Monday, October 31, 2016

Hidden in Plain Sight

Kyle MacLachlan in The Hidden (1987)

The Hidden (1987, directed by Jack Sholder) is one of those films from the 1980s that took full advantage of the video revolution. A marginal hit in theaters, it found its audience in mom and pop video stores across the country. This was back when movies still had some kind of commercial half-life after opening weekend. Good movies--and The Hidden is a pretty good movie--could have a long commercial life even if no one saw them at the multiplex. I suppose this is still possible, but it's much more difficult in the present movie economy. There are so many more shows competing for eyes these days that a movie has to be something really special to survive the winnowing process. None of which really has anything to do with The Hidden beyond the suggestion that it is an artifact of a bygone era, but it's one that's worth your attention for all that. It's a pretty good low-budget genre picture with enough quirks to make it stand out from films of similar provenance.

Sunday, October 23, 2016

Super Freaky

Castle Freak

Of the five films Stuart Gordon made from stories by H. P. Lovecraft, Castle Freak (1995) is the one that completely misses the mark. Lovecraft, famously, is very hard to film in any kind of faithful adaptation. Gordon's best films take all kinds of liberties with the material--ranging very far afield from the source texts in most cases--but still manage to capture some ineffable essence of Lovecraft while also bearing the stamp of their director's own personality. Castle Freak, by contrast, spectacularly misunderstands "The Outsider," the story on which it is nominally based. Rather than turning the tables on monstrosity and finding its horror in a cosmic loneliness--as the story does--it's a stock "nuclear family in peril" film in which the horror elements act as marriage counseling for a couple who are on the rocks. It's disappointing.

Friday, October 14, 2016

Like Father, Like Son

The Fly II

If David Cronenberg's The Fly is a drama with gooey special effects thrown in, then The Fly II (1989, directed by Chris Walas) is a melodrama with gooey special effects thrown in. Indeed, where the original film has no real villains, just several characters inflicting pain on one another in ways that real people inflict pain on one another, the sequel has very definite villains, almost of the mustache-twirling variety. Unlike Cronenberg's film, no one is going to call The Fly II a masterpiece. Certainly, some of the critical thrashing it received when it came out can be put down to outrage at the hubris of making a sequel to Croneberg's film in the first place. The remainder of the vitriol might come from the outrageous gore director Chris Walas throws at the audience. Cronenberg's film is gory, sure, but in this arena alone, the sequel outdoes it. As an example of the state of the art in 1980s practical monster movie special effects, this film rivals Carpenter's remake of The Thing.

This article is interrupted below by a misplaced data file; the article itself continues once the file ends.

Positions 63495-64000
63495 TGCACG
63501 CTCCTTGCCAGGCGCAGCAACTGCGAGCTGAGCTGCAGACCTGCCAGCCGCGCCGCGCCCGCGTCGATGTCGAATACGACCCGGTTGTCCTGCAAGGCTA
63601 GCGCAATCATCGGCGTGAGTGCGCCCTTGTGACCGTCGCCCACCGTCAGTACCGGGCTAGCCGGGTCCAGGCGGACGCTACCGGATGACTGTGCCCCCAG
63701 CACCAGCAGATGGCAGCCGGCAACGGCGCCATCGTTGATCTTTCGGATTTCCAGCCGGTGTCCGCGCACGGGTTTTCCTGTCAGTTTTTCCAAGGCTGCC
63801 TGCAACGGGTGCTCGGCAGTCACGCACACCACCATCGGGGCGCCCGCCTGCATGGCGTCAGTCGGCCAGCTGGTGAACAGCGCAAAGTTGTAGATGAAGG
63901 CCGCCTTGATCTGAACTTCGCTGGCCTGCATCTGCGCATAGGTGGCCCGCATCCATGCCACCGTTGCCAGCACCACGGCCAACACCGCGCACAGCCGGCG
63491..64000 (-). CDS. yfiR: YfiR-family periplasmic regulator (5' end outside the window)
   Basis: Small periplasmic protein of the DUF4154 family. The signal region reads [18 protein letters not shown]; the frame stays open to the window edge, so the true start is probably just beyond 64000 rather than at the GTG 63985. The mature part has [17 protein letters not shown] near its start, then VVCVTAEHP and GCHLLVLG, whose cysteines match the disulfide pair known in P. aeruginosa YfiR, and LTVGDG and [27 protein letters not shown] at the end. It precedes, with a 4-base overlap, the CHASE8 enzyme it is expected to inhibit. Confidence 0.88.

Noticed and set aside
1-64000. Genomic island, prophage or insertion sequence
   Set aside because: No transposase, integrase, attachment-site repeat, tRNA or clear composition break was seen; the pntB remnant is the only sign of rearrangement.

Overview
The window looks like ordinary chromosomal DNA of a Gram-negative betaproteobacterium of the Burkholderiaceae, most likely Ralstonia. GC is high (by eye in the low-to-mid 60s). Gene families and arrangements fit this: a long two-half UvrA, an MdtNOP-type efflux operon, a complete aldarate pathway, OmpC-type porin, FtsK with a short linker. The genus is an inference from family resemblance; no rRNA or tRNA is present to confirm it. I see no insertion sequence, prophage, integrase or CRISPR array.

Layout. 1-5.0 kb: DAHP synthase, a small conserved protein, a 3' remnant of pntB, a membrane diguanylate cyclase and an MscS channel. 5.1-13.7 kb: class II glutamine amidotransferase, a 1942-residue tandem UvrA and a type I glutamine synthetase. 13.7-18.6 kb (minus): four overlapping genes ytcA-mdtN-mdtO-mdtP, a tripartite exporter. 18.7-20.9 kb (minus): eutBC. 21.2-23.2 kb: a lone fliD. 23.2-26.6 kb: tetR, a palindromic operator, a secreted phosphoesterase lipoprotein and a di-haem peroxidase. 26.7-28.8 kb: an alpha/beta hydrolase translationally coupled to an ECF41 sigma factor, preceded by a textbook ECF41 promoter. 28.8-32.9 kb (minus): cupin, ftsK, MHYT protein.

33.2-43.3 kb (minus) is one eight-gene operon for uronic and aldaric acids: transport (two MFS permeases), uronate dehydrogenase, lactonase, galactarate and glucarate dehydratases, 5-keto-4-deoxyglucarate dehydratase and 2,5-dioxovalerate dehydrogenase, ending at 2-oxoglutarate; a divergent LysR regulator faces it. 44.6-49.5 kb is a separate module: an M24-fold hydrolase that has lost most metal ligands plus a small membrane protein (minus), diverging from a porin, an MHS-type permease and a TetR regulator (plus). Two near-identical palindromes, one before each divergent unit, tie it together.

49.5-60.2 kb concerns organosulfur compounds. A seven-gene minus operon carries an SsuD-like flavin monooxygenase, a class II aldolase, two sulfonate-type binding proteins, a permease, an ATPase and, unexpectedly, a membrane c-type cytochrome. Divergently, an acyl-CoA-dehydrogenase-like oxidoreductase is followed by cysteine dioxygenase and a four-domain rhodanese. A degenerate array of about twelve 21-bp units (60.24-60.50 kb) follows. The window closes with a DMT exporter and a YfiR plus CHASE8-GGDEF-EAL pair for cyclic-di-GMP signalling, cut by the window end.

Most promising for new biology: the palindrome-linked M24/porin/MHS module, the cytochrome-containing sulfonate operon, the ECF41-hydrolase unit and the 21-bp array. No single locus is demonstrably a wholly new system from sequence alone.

Thursday, October 13, 2016

Baying at the Moon

Howl (2015)


(2015, directed by Paul Hyett) is another iteration of the Night of the Living Dead/Rio Bravo siege film, in which a train full of diverse characters is stranded in the darkest part of the forest and waylaid by werewolves. It should not be confused with the film of the same name that tells the story of Allen Ginsberg. Indeed, there's no poetry at all to be found in this film. It's cinematic pulp fiction through and through. Not that there's anything wrong with pulp fiction so long as you keep your expectations reasonable.

Saturday, October 01, 2016

Food for Worms


I was in high school the last time I saw Lucio Fulci's Zombie (1979) in one sitting. I've seen bits of it in the years since. Its most outré sequences show up in the culture outside the context of the film. I mean, an ad for a satellite service borrowed the film's notorious "zombie vs. shark" sequence a few years back and nobody blinked. It's a sad comedown for one of the original video nasties.

In truth, I've never revisited it because back when I was a young whippersnapper, I didn't really like it even if it did tickle something in the gorehound I used to be. I admit that the version I watched with my friends all those years ago was less than ideal: it was a dub off of some fly by night TV channel. I don't remember its exact provenance. It wasn't a commercial dub because it was grainy and cropped and not even panned and scanned. It must have come off of cable because it had its nudity intact, to say nothing of its zombie cannibal feasts. It certainly delivered on the gore. THAT, at least, I remember with vivid clarity. The story? Well, that's another matter. Like many Italian horror films of similar vintage, I thought the stuff between the set pieces was boring.